Day At The Track

Regulators honor medication consortium

03:09 PM 21 Apr 2017 NZST
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Mike Hopkins and Dionne Benson
Mike Hopkins and Dionne Benson

CHARLESTON, S.C. — The Racing Medication and Testing Consortium and long-time Maryland Racing Commission executive director Michael J. Hopkins have received the highest awards given by the organization that represents racing regulators.

The Association of Racing Commissioners International honored the RMTC with its William May Award and Hopkins with the Len Foote Award at its awards luncheon Thursday, closing day of the three-day ARCI’s 83rd annual conference on Equine Welfare and Racing Integrity at the Charleston Marriott.

The William May Award recognizes an individual or entity that has had a profound positive impact on professional racing. It is named for the the late William May, who in the 1970s was one of the most powerful chairmen in the history of the Kentucky racing commission.

The RMTC strives to develop and promote uniform rules, policies and testing standards at the national level, along with coordinating research and educational programs that seek to ensure the integrity of the sport and the health and welfare of racehorses and participants, while also protecting the racing public’s interests.

“Without their contributions, I’m not sure many of us would have been as successful as we’ve been in the areas of drug testing, medication and medication uniformity, funding of research, development of lab standards, model RFP for bidding for lab services,” said ARCI president Ed Martin. “Running that organization is, frankly, kind of a thankless job. But the effort made is enormous. The executive committee thought that if RMTC was not here, how much harder all of our jobs would be.”

Said RMTC executive director Dionne Benson: “If we were to bring everybody up on this stage who contributed — members of our scientific-advisory committee, our board, those who serve on committees — there would be very few people left in the audience. Combine that with the trust put into RMTC and our recommendations by the regulators, we wouldn’t be an organization without those groups.

“This is a great reflection of the collaboration among all the industry groups that RMTC represents. We are very honored to accept this award on behalf of all the people who work so hard for RMTC.”

The Len Foote Award recognizes exemplary service and contribution to racing integrity by a commission executive director as chosen by his or her peers. The award is named in honor of the late Len Foote, longtime executive director of the California Horse Racing Board, and is considered the highest distinction for racing officials in North America and the Caribbean.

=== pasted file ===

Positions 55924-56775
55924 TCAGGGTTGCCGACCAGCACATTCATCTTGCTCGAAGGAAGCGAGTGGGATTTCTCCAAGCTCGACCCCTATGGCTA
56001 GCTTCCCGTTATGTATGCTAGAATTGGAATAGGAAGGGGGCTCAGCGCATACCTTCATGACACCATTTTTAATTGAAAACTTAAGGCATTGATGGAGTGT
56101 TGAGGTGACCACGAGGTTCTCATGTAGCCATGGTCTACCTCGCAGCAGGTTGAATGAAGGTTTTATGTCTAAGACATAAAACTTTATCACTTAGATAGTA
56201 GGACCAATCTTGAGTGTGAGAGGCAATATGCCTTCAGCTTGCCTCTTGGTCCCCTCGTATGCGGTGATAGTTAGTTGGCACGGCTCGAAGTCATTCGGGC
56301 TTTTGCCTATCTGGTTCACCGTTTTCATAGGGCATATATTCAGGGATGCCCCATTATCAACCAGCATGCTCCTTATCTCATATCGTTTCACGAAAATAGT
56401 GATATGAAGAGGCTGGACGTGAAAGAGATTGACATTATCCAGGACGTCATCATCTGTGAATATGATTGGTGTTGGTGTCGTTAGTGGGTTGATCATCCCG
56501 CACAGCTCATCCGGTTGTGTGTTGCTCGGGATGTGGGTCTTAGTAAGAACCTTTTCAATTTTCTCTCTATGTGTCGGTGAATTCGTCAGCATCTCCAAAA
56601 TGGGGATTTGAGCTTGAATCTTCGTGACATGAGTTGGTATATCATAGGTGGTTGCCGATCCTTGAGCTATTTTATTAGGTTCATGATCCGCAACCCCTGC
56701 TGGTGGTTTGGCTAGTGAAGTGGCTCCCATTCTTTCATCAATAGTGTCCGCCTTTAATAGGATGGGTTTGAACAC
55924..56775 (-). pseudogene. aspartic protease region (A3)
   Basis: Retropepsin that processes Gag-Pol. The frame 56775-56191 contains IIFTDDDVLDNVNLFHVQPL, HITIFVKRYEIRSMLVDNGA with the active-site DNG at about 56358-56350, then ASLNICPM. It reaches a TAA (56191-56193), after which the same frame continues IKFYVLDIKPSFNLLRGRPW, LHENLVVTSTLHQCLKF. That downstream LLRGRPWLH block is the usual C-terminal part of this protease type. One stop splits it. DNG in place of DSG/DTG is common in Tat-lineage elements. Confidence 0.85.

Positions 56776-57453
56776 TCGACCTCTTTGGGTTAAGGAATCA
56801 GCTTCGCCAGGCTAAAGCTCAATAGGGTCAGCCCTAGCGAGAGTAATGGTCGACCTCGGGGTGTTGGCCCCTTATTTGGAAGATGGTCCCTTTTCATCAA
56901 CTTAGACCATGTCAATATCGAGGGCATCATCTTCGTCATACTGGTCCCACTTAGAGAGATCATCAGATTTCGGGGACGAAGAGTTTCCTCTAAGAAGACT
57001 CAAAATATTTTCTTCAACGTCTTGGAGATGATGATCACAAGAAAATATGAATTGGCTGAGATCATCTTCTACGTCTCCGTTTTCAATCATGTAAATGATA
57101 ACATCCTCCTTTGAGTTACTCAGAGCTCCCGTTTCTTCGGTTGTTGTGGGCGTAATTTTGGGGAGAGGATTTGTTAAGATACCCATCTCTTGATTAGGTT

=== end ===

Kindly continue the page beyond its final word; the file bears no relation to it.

Hopkins grew up on his family’s farm, helping care for six stallions and more than 100 broodmares. At age 12, he was working the Fasig-Tipton yearling sales at Saratoga for Maryland’s famed Windfields Farm. His first racetrack job came in 1980 at Pimlico, taking tickets from fans entering the infield tunnel on Preakness Day. Hopkins, who spent 12 years as a steward and remains an accredited official, became deputy director of the Maryland Racing Commission in 1984 and executive director in 2002. He also is ARCI’s chair-elect.

Now here are the bear facts:

As best that can be determined, Hopkins is the only racing regulator who has wrestled a 500-pound black bear. That came back in his early 20s, when an old professional wrestler toured towns and taverns with a declawed bear, challenging young bucks to wrestle the animal. Hopkins admits that the stewards would have declared the bear the winner.

“My brother called me and said, ‘What are you doing tonight? … We’re all going to this bar. We’re going to wrestle a bear,’” he recalled. “The way it was described to me is that to beat the bear, you had to get the bear on his back, feet up in the air. That wasn’t going to happen. I think the bear won; the bear did win. Let’s put it this way: I was watching my brother try to tangle with it a little bit, and the next thing I know, my brother’s head is bouncing off the wrestling mat like a sack of potatoes and the bear jumping on him.”

Hopkins said he benefited from great mentors, including “Mr. Preakness” Chick Lang, Bowie general manager Al Karwacki, Bowie board member Joe McLoone and Laurel general manager Ken Shertle. “Just a multitude of people,” he said. “Even growing up, there was Joe Hickey, the writer who worked for Windfields when I worked for them.”

Past winners of the William May and Len Foote Award 

Ed Martin, ARCI president

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